Long-term Soliris safe, effective in PNH: Real-world Korean study

Treatment reduced symptom severity in patients with high disease burden

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by Steve Bryson PhD |

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A person sits on a hospital bed whil receiving an intravenous infusion, which hangs on a pole nearby.

Long-term treatment with Soliris (eculizumab) safely and effectively reduced the severity of paroxysmal nocturnal hemoglobinuria (PNH) in Korean adults with high disease activity, according to a real-world study.

Soliris was found to ease PNH symptoms, including fatigue, anemia — low levels of hemoglobin, the protein in red blood cells that carries oxygen — and shortness of breath. It also reduced PNH-related complications such as kidney failure, muscle spasms, and blood clot-related events, data showed.

The study spanned more than a decade; Soliris was tolerated well, and no adverse events led to treatment discontinuation during that time.

“These data provided evidence for the long-term efficacy and safety of [Soliris] in Korean PNH patients with high disease burdens,” the researchers wrote.

The study, “Long-Term Efficacy and Safety of Eculizumab in Patients With Paroxysmal Nocturnal Hemoglobinuria and High Disease Burden: Real-World Data From Korea,” was published in the Journal of Korean Medical Science.

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Soliris prescribed in Korea since 2009 for patients with severe PNH

PNH is a rare disease characterized by overactivation of the body’s immune complement cascade. It ultimately leads to the destruction of red blood cells, called hemolysis.

The disease also is marked by activation of platelets — cell fragments involved in blood clotting — which contribute to an increased risk of blood clot-related, or thromboembolic, events.

An antibody-based therapy, Soliris works by suppressing the complement cascade, and was the first disease-specific treatment approved for PNH. Administered via intravenous or into-the-vein infusions, the therapy has been shown to ease PNH symptoms and related complications, and to extend survival.

Soliris “was introduced in Korea in 2009 and has been the standard treatment option for PNH,” the researchers wrote.

In the country, Soliris reimbursement is limited to patients with high disease burden, including signs of hemolysis and at least one PNH-related complication.

Now, researchers from across Korea conducted a real-world study to evaluate Soliris’ long-term safety and efficacy in PNH patients with a high disease burden and severe disease-related complications.

The team looked back at data from 80 adults with PNH, who started Soliris treatment from 2009 to 2020. Their median age was 51.5, and 62.5% of participants were men.

Kidney failure was the most common PNH-related complication leading to Soliris use, followed by muscle spasms, thromboembolic events, and pulmonary hypertension, or high blood pressure in the blood vessels that supply the lungs.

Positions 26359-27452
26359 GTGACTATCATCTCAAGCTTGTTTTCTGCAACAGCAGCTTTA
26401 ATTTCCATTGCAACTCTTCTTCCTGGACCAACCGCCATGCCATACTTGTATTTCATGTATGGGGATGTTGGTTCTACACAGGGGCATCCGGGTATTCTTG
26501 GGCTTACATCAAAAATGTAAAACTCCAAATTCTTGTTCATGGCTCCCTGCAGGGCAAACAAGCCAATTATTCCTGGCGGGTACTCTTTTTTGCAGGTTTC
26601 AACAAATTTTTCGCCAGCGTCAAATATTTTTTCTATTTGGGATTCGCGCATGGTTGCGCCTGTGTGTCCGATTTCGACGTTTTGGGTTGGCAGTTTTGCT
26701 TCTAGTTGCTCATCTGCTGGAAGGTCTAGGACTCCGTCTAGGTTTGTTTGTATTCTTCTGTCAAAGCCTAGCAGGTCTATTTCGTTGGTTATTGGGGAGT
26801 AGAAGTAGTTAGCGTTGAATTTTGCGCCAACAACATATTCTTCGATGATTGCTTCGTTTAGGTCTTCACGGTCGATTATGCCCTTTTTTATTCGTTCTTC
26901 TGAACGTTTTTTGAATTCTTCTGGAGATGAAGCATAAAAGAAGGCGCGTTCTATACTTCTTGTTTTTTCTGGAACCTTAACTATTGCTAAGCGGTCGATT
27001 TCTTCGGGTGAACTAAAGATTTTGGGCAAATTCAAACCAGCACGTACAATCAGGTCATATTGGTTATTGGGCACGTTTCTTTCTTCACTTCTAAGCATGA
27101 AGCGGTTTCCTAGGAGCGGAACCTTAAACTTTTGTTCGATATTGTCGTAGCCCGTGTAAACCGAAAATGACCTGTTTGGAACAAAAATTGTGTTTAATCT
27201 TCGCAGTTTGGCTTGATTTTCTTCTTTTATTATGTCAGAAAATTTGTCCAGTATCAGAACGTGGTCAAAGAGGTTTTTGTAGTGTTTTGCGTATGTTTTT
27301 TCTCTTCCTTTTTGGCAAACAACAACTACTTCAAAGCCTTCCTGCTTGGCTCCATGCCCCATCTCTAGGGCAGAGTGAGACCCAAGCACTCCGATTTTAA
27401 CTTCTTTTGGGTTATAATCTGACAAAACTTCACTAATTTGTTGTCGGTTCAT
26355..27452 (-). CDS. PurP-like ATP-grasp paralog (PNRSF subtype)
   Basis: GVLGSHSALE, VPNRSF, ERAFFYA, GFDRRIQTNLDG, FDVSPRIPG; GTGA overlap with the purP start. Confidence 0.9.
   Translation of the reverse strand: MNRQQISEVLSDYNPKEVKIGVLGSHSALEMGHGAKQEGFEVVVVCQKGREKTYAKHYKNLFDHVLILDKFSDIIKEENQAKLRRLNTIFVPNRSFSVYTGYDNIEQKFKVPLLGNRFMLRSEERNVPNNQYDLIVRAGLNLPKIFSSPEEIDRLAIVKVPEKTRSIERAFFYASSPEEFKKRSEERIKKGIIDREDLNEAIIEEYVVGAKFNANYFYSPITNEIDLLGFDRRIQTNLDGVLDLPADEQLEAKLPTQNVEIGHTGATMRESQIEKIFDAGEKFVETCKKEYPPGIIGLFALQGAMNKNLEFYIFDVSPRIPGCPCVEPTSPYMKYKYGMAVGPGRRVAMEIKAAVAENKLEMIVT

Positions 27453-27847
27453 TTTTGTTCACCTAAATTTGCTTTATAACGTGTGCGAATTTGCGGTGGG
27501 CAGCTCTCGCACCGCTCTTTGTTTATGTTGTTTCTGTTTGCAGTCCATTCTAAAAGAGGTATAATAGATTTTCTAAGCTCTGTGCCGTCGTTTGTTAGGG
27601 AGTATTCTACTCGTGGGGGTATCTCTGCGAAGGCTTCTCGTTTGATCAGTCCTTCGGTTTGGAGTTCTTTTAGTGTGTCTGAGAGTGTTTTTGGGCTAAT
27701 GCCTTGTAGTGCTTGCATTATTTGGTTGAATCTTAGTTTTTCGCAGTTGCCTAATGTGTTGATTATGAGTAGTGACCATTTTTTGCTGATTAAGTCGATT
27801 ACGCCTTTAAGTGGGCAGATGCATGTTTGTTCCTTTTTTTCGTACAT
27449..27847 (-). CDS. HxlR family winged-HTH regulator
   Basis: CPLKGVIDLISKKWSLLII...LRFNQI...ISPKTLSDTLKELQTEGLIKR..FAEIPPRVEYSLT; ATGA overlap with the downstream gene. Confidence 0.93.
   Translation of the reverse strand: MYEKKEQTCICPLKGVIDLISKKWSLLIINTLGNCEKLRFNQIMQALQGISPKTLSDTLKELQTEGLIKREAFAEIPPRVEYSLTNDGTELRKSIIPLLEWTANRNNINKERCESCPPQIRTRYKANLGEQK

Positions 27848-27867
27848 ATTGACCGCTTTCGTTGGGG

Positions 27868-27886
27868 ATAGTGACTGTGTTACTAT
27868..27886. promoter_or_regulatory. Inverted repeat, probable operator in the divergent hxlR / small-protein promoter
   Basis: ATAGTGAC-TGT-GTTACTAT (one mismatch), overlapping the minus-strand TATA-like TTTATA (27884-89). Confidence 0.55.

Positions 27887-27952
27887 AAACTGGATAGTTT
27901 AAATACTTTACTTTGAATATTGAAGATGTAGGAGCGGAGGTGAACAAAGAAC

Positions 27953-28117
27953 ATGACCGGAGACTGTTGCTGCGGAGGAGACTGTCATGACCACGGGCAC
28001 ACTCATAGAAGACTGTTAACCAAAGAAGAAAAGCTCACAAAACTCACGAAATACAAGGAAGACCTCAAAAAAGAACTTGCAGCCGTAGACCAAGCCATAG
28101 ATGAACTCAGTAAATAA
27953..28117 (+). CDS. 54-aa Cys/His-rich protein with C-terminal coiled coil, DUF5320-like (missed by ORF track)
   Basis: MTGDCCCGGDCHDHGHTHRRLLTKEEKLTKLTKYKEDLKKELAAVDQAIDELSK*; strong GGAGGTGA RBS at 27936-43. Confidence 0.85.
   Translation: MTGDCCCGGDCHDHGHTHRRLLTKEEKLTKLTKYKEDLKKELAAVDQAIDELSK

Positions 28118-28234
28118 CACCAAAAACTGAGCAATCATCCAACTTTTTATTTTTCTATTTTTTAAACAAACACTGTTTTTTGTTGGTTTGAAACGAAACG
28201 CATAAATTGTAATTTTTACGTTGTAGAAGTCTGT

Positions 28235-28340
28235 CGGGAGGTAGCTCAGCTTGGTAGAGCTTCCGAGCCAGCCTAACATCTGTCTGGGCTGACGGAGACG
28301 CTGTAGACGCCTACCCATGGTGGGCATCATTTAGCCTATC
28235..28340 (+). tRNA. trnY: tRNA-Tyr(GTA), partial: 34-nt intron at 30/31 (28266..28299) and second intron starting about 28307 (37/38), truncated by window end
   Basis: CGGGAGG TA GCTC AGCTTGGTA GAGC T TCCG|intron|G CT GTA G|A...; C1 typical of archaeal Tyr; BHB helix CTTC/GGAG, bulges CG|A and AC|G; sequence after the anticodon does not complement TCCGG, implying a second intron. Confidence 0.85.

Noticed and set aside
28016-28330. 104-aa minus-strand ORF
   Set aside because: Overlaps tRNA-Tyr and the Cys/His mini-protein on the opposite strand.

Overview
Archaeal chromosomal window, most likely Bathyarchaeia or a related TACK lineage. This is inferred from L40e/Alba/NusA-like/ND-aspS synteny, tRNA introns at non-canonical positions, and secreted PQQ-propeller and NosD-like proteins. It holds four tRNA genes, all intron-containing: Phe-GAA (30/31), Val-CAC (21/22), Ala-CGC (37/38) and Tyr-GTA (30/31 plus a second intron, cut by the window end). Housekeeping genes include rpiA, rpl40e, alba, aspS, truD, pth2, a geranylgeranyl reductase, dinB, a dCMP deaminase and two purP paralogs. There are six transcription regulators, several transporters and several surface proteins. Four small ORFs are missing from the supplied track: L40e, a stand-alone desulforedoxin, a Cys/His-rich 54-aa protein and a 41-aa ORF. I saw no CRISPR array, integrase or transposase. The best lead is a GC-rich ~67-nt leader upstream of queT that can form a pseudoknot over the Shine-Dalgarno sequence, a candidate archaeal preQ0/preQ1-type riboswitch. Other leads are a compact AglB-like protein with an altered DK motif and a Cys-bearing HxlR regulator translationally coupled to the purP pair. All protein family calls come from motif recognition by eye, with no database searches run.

Median treatment duration was about four years, ranging from one month to about 10 years. More than two-thirds of patients (67.5%) continued Soliris treatment, while 32.5% discontinued, primarily due to participation in clinical trials.

“There were no cases of treatment discontinuation due to inadequate responses or loss of responses to [Soliris] in this study,” the team wrote.

Blood tests revealed that Soliris led to a 6.5 times greater mean decrease in the levels of lactate dehydrogenase, or LDH, a hemolysis marker. LDH levels fell below 1.5 times the upper limit of normal in nearly all patients (95%) and were normalized in more than half (61.3%).

Treatment also lessened anemia, as indicated by a significant increase in the mean level of hemoglobin (9.5 to 10.4 g per deciliter), and reduced the number of patients needing red blood cell transfusions, from 75 to 52.

In addition to anemia, Soliris reduced other clinical symptoms of PNH, including fatigue and shortness of breath. It also successfully resolved thromboembolic episodes in 70% of the 20 patients experiencing such events.

The researchers noted all cases of deep vein thrombosis — marked by a blood clot within the deep veins, usually in the leg — were resolved, while other thromboembolic events became less frequent after Soliris treatment. Also, six patients were able to discontinue anti-blood clotting therapy without any new thromboembolic events.

There were no cases of treatment discontinuation due to inadequate responses or loss of responses to [Soliris] in this study.

Muscle spasms were eliminated in all but one patient with this complication (95.8%), while pulmonary hypertension was resolved in four of 15 patients (26.7%). A total of 16 of 36 patients (44.4%) no longer had kidney failure.

According to clinician-based assessments, 77 patients (96.3%) were considered to have improved with Soliris.

In addition, 96.2% of patients were alive after five years of Soliris treatment.

The therapy generally was well-tolerated, with no treatment discontinuations due to adverse events. Infection was reported in 22.5% of patients, none of which was deemed related to Soliris, according to the researchers.

Two deaths occurred within three months after Soliris discontinuation: one due to bladder cancer and one associated with a severe fungal infection. Neithere were linked to the therapy.

Although an increased risk of life-threatening meningococcal infections has been reported in Soliris-treated patients, “no such infections were observed in this study,” even without use of preventive antibiotics, the team wrote.

“Collectively, the data confer the long-term efficacy of eculizumab in patients with PNH who have high disease activity,” the researchers wrote.